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Minn. Cos. Request Tax Relief In Wake Of COVID-19 Spread

By Daniel Tay · March 19, 2020, 6:32 PM EDT

Minnesota should consider matching any federal extensions for income tax deadlines and extend deadlines for other state taxes to help businesses deal with the economic fallout from the COVID-19 pandemic, the state chamber of commerce has told government leaders.

Minnesota should match any federal government extensions for the April 15 deadline for filing and paying income taxes, the Minnesota Chamber of Commerce said in a Tuesday letter to Democratic Gov. Tim Walz and legislative leaders. Additionally, the state should consider a 90-day extension for the May 15 deadline for property tax payments and waive interest and penalties, the chamber said.

The chamber also asked for extensions of sales tax remittance deadlines for the months of February and March, which would otherwise be due March 20 and April 20, for industries “hardest hit” by actions taken to contain the spread of the virus.

Since the letter was sent, the state Department of Revenue announced on Wednesday it will offer a one-month sales tax payment extension for the month of February to businesses that the governor ordered temporarily closed through an executive order. Those businesses include restaurants, bars, movie theaters and vaping lounges.

Chamber President Doug Loon told Law360 Thursday the chamber welcomed the move but hoped the governor would expand the relief to the month of March, as well as to other companies that were not ordered to close in the governor's executive order.

“Uncertainty is the greatest challenge facing businesses, and there's a gap of time where businesses are seeing a drop in customers, supply chain disruptions,” Loon said. He said that this uncertainty brought with it cash flow problems and that the chamber's suggestions were aimed at easing these problems, particularly for small businesses.

Loon added that certain businesses that were not ordered to close, like retailers, have also been affected by the virus' spread, noting that mall administrators have shut down malls in an effort to participate in the social distancing that the governor has encouraged. He said such businesses should also receive any form of sales tax relief that is afforded to the businesses directly affected by the governor's executive order.

Treasury Secretary Steven Mnuchin said Tuesday that the federal government will delay the tax payment deadline for most individuals and businesses to July 15. However, the April 15 filing deadline would be left in place.

State Rep. Paul Marquart, D-Dilworth, chairman of the House Taxes Committee, told Law360 that Walz has the authority to extend income tax deadlines even in a nonemergency situation, saying that “that's another option I know is on the chamber list that I think is certainly going to happen.”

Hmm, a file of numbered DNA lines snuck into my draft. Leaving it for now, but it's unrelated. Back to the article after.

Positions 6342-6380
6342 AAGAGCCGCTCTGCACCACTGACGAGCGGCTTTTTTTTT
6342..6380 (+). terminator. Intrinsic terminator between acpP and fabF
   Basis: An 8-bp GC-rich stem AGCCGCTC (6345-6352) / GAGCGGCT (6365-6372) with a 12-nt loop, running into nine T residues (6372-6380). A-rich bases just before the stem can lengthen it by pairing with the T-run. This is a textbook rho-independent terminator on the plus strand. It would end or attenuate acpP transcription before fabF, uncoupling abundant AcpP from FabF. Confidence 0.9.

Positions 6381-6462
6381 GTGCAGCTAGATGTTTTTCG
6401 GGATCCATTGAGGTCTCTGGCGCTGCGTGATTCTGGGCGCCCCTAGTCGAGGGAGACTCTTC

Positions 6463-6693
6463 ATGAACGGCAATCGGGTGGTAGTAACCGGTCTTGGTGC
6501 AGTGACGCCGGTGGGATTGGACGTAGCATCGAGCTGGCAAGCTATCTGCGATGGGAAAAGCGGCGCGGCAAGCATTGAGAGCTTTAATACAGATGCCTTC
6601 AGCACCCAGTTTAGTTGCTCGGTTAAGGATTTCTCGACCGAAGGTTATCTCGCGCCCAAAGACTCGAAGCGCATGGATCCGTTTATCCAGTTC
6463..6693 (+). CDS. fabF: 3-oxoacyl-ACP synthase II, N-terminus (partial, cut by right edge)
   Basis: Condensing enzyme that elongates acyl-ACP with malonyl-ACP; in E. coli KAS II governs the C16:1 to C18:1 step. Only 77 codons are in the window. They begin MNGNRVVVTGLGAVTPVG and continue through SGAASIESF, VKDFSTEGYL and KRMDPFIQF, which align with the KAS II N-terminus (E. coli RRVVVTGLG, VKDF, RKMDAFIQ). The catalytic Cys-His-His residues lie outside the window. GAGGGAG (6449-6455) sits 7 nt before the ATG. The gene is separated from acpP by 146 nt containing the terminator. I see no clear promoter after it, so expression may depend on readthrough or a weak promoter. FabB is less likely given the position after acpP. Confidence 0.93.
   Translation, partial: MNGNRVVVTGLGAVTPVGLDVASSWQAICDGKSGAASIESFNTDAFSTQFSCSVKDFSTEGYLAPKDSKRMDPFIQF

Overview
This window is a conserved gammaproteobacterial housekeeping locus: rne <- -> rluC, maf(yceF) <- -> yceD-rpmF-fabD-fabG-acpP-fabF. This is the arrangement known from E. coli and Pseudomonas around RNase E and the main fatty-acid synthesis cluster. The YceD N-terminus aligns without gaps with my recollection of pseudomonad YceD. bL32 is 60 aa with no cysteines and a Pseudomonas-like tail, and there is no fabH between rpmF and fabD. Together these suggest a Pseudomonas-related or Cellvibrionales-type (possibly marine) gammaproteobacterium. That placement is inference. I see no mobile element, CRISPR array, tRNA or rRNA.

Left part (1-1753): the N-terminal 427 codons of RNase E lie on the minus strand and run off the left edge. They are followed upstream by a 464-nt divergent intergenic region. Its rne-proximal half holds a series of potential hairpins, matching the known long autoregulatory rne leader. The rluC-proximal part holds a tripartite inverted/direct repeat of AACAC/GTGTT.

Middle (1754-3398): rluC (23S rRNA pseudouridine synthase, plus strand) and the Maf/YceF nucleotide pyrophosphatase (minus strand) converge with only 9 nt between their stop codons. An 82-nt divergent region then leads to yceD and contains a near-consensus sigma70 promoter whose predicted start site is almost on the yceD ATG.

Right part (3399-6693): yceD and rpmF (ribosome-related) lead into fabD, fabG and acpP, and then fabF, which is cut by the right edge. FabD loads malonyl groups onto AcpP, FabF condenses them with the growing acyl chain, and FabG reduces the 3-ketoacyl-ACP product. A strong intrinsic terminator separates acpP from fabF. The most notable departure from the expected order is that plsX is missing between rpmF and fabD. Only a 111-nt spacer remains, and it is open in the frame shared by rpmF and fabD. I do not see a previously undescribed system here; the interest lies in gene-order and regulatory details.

Loon told Law360 that because 90% of businesses in Minnesota file taxes as pass-through entities, extending income tax filing and payment deadlines would ease cash flow problems.

Federal lawmakers pushed the IRS on Thursday to delay the April 15 tax return filing deadline along with the payment deadline to help taxpayers cope with the pandemic, saying deferring tax payments for three months didn't go far enough. At the state level, California, Maryland and Indiana have extended their deadlines for residents and businesses to both file and pay their 2019 taxes to July 15. New Jersey would also match federal extensions under a bill passed Thursday by the state Legislature.

The Minnesota chamber also requested in its letter that unemployment insurance claims that are related to the pandemic not be counted against an employer's experience rating, which is a metric that determines the rate an employer is taxed for unemployment insurance. However, Loon told Law360 it was unclear how much flexibility the state has in its unemployment insurance system and said the chamber was speaking with the state Department of Employment and Economic Development on the matter.

Regarding the suggestion for property tax relief, Marquart said that the state could change laws to compel counties, which are the main administrators of property tax, to offer relief. He cautioned that delaying property tax collection for a significant amount of time could also cause cash flow problems at the county level.

Marquart said the Legislature was considering other options for tax relief but that those options were in the beginning stages of discussion.

The governor's office did not respond to requests for comment.

--Editing by Vincent Sherry. 

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